When I was a small kid in London Lyons Individual Fruit Pies were a treat that we always took on family picnics in the country. First introduced by Lyons in the 1930's, long before I was available to eat them, these square-shaped pies had fruit or fruit puree fillings and were individually boxed.
Eventually, and perhaps due to the analytical power of early computing, the individual pies were made in 13 different flavours: apple, apricot, raspberry, rhubarb, gooseberry, mince, blackberry & apple, blackcurrant, cherry, orange, peach, pineapple, and lemon curd. Sometimes these flavours changed but as one was added another was taken away so that the total range only ever numbered 13 choices.
It turns out that 13 flavours are the optimal range of choice. Jam manufacturers’ too found that any more choice than 13 options often leads to lower sales, not more.
Worth remembering then because the chances are that if you have fewer than 13 choices on your menu, your restaurant will do better, not worse.
Time and again I read the same tired advice about USPs. “Find your Unique Selling Point and your troubles are over, your business will grow, you’re on your way to world domination.”
Easy, except it isn’t because in food you almost certainly won’t find a new USP. Chances are that at best what you’ll find is a common selling point, with a novel twist.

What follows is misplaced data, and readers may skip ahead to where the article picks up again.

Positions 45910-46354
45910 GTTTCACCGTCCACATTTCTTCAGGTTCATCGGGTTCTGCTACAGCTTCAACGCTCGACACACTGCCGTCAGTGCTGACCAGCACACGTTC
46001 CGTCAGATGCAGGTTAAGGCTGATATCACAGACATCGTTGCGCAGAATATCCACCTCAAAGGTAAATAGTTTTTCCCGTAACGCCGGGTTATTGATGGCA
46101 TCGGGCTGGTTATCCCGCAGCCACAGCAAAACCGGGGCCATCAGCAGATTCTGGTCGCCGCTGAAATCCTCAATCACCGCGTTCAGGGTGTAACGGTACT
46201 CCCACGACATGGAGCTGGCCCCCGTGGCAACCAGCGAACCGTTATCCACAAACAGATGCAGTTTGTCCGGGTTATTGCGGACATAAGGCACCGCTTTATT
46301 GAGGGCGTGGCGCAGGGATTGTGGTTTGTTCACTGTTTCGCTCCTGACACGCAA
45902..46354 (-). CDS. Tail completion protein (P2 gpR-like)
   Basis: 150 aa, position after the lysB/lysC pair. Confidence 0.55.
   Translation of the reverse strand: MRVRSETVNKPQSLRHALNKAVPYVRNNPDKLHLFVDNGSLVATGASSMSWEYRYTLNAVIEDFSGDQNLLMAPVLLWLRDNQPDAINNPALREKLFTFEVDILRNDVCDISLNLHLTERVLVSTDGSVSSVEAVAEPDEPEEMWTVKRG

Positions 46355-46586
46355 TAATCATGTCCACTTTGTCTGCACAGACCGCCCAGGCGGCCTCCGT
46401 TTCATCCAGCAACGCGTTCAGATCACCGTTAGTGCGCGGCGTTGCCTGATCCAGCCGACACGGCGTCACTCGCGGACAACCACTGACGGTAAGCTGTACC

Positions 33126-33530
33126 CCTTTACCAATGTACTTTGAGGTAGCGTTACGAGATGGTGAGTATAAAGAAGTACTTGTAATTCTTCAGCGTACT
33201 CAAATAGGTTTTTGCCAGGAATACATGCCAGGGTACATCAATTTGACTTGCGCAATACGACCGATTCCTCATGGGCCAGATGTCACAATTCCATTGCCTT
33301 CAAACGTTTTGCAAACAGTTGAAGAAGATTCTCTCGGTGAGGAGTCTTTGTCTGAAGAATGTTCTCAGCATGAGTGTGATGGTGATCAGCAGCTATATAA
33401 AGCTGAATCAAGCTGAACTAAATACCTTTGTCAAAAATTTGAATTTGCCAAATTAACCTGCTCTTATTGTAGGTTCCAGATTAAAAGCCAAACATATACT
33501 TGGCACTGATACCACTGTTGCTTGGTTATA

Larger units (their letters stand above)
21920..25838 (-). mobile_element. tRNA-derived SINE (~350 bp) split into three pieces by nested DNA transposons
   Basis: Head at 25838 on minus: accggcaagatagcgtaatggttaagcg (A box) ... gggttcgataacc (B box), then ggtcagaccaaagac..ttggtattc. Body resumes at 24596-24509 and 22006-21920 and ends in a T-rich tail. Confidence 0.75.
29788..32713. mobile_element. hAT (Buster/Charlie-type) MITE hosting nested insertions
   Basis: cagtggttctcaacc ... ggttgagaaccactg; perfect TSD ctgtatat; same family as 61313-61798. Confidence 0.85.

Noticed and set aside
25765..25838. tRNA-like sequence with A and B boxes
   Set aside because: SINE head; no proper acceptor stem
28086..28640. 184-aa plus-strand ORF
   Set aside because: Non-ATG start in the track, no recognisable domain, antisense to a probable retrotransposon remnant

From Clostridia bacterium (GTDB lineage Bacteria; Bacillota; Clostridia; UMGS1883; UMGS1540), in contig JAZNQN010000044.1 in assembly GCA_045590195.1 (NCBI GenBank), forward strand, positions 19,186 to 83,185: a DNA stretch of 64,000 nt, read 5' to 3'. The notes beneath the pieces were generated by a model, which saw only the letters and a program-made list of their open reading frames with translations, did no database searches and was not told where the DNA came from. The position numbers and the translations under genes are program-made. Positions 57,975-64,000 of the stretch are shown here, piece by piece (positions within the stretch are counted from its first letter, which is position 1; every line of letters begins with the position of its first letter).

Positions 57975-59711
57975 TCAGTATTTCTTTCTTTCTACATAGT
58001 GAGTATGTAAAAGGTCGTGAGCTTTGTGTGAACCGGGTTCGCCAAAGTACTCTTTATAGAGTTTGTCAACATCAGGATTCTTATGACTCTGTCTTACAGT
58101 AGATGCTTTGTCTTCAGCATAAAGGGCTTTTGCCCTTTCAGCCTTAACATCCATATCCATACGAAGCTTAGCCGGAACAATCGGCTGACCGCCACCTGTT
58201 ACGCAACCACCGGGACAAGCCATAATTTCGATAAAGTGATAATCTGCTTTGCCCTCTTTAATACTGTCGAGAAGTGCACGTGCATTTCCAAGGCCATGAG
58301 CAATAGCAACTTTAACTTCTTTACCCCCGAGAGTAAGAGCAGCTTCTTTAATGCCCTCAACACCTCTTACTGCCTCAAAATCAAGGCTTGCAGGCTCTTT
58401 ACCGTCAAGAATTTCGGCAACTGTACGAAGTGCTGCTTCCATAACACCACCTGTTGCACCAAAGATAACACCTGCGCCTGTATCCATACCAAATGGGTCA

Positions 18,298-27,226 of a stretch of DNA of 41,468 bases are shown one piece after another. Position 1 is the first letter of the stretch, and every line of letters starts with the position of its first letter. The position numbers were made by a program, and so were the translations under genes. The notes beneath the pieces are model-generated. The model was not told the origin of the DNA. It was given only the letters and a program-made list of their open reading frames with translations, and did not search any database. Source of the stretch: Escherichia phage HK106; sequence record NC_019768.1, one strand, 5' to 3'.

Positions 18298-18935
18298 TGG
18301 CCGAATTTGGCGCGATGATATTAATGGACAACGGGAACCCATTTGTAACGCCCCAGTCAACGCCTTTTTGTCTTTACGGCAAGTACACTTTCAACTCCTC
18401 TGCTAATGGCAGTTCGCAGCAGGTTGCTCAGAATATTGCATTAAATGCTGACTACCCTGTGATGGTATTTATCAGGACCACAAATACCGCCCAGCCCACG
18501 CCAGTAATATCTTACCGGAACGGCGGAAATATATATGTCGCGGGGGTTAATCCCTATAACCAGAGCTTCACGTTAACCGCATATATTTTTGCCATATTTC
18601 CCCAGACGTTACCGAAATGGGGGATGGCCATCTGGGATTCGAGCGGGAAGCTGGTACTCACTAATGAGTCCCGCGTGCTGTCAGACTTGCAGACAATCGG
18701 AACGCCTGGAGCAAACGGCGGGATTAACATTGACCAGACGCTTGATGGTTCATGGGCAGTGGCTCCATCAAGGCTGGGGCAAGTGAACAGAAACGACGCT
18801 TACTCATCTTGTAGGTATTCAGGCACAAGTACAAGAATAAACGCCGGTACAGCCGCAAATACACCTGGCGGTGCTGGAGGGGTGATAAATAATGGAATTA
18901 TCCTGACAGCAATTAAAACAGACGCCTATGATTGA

However, thankfully there are two reasons why you don’t need to concern yourself about your USP:
First and most obviously, because most people don’t want something unique most of the time, they just want that novel twist, and,
second and most importantly, because the world moved on from USPs way back.
How The World Moved On
USPs have been part of the mantra of sales training since the 1940’s and are lame business advice trotted out by sales trainers and business gurus who haven’t understood how during the same period branding, originally an ancient intuitive art, became scientific and omnipotent. Branding came about mainly through the work of extremely far-sighted and talented graphic designers whose brilliance still remains widely misunderstood and unappreciated, perhaps because non-designers find it hard to perceive how much effort great design takes.